This is definitely the hardest question of this interview. Recently I’ve been really craving bo lo bao (pineapple buns). My dad manages Oriental Garden in Chinatown and the way they do it there, it has a sweet, melt-in-your-mouth custard filling. The top is perfectly round and crispy. And when it’s right out of the steamer – heaven.

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You’ve done and worked on a lot of things. What are some things you have done that didn’t work out? (Both in business or life)

The first startup I founded failed. I was naive and idealistic, and learned a great amount from the experience. Around that time, I read a stat that said something like 9 out of 10 startups fail, and I remember thinking, I guess that means I’m 1/10th of the way to a success.

What success habits do you do to keep creative and motivated?

Two years ago, I came across a few things simultaneously that culminated in an absolute epiphany for me:

  1. This Lifehacker article on Jerry Seinfeld’s famous productivity trick, “Don’t Break The Chain,” which stipulates that you do a desired activity for a certain period of time every single day.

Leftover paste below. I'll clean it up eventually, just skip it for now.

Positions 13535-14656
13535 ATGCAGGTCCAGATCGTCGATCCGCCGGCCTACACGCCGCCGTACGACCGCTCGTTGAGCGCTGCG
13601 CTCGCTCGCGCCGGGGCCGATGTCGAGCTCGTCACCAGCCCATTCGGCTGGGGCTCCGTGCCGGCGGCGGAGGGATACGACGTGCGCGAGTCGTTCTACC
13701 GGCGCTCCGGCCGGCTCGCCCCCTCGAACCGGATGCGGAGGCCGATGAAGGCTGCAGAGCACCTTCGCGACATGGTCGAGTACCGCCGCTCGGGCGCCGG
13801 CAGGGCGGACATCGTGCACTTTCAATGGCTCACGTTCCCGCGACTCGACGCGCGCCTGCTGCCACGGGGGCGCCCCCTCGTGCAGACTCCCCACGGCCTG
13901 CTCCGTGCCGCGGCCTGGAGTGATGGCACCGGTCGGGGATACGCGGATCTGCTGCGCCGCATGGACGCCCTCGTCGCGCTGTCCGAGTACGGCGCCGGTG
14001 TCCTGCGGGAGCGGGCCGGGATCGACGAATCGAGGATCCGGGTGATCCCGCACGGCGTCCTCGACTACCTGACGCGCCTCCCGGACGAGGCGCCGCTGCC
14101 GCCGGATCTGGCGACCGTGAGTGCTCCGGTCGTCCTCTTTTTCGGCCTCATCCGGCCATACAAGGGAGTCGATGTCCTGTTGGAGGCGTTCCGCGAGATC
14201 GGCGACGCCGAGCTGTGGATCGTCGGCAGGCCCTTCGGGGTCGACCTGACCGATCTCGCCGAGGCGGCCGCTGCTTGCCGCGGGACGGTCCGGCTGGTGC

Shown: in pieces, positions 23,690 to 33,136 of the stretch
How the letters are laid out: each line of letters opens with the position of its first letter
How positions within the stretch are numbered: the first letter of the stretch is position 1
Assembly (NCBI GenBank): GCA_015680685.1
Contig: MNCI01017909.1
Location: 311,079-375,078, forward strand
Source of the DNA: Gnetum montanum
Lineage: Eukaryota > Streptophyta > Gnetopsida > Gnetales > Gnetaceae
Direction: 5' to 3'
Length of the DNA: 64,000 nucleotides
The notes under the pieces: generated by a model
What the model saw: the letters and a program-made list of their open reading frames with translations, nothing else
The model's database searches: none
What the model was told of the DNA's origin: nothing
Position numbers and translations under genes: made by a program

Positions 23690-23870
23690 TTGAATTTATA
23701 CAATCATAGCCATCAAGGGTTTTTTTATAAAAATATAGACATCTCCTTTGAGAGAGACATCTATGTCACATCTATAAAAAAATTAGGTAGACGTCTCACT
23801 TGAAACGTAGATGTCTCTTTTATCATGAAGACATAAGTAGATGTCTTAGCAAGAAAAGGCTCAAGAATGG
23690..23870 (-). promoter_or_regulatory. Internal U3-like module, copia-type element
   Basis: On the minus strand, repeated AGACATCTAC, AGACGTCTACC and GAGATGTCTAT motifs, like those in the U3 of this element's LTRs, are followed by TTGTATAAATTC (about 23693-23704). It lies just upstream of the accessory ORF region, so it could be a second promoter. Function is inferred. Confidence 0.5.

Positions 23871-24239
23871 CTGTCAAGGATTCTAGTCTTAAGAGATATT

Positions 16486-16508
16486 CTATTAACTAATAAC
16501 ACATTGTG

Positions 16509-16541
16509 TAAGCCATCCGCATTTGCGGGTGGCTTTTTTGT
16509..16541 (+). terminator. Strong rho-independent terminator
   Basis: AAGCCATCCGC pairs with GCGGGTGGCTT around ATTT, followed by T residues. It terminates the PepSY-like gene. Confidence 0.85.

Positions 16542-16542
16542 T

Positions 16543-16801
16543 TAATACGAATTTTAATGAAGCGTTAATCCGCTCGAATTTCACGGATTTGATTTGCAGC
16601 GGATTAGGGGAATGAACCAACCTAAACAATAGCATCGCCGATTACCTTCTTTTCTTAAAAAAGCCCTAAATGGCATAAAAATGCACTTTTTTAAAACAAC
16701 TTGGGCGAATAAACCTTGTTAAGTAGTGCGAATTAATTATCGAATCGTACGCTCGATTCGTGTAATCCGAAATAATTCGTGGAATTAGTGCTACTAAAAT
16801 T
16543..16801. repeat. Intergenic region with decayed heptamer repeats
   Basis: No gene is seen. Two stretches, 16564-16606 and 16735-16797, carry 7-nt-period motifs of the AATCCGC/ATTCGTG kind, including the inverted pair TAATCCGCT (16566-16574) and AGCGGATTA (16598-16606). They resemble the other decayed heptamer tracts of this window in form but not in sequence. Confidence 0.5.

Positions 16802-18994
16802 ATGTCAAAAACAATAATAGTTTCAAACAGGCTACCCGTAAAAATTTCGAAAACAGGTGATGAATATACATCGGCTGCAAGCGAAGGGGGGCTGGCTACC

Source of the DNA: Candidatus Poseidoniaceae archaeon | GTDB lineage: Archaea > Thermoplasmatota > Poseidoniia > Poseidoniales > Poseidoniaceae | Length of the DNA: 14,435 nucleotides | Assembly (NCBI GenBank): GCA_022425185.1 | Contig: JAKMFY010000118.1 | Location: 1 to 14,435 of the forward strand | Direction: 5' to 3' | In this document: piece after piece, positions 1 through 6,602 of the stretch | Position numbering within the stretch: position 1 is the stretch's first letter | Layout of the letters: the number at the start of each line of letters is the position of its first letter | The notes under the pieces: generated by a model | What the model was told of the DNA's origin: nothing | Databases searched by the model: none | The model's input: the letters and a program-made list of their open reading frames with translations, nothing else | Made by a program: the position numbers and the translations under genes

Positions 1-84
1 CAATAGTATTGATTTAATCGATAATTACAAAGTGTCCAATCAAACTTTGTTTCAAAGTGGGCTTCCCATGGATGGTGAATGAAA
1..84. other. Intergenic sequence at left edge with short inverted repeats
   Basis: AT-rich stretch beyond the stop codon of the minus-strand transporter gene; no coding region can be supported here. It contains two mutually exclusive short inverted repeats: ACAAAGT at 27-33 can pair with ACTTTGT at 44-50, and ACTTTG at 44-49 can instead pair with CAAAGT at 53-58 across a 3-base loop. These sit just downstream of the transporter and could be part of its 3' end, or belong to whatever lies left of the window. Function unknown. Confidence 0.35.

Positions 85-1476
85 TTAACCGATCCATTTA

2. And Karen Cheng’s “Girl Learns to Dance in a Year” video, where she documented her progress learning how to dance over the course of 365 days

Seeing these, I became fascinated with what I could accomplish by doing a little bit of something everyday. Since then, I’ve broken down every goal, every habit I want to build into chunks of daily (or sometimes weekly) actions. Last year, I committed to learning how to draw by drawing one thing every day. This year, I’m making my way through a longstanding backlog of design projects by doing a little bit of work (nearly) every day. “Build a better relationship with my parents” has become “Go out to dinner with them at least once a week.” “Learn how to do a headstand” is “practice getting into a headstand 5 times every day.” I’ve been pleasantly surprised at the range of things that can be broken down into daily or weekly chunks of action.

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Advice you wish you knew when you were 23/newly graduated?

There are a lot of benefits to not knowing any better. Sara Blakely, billionaire founder of Spanx said, “If you do things without knowing how they have always been done, you’re guaranteed to do them differently.” Leverage your naivette and starry-eyed idealism while you can.

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Currently reading/inspired by/intrigued by/On your radar?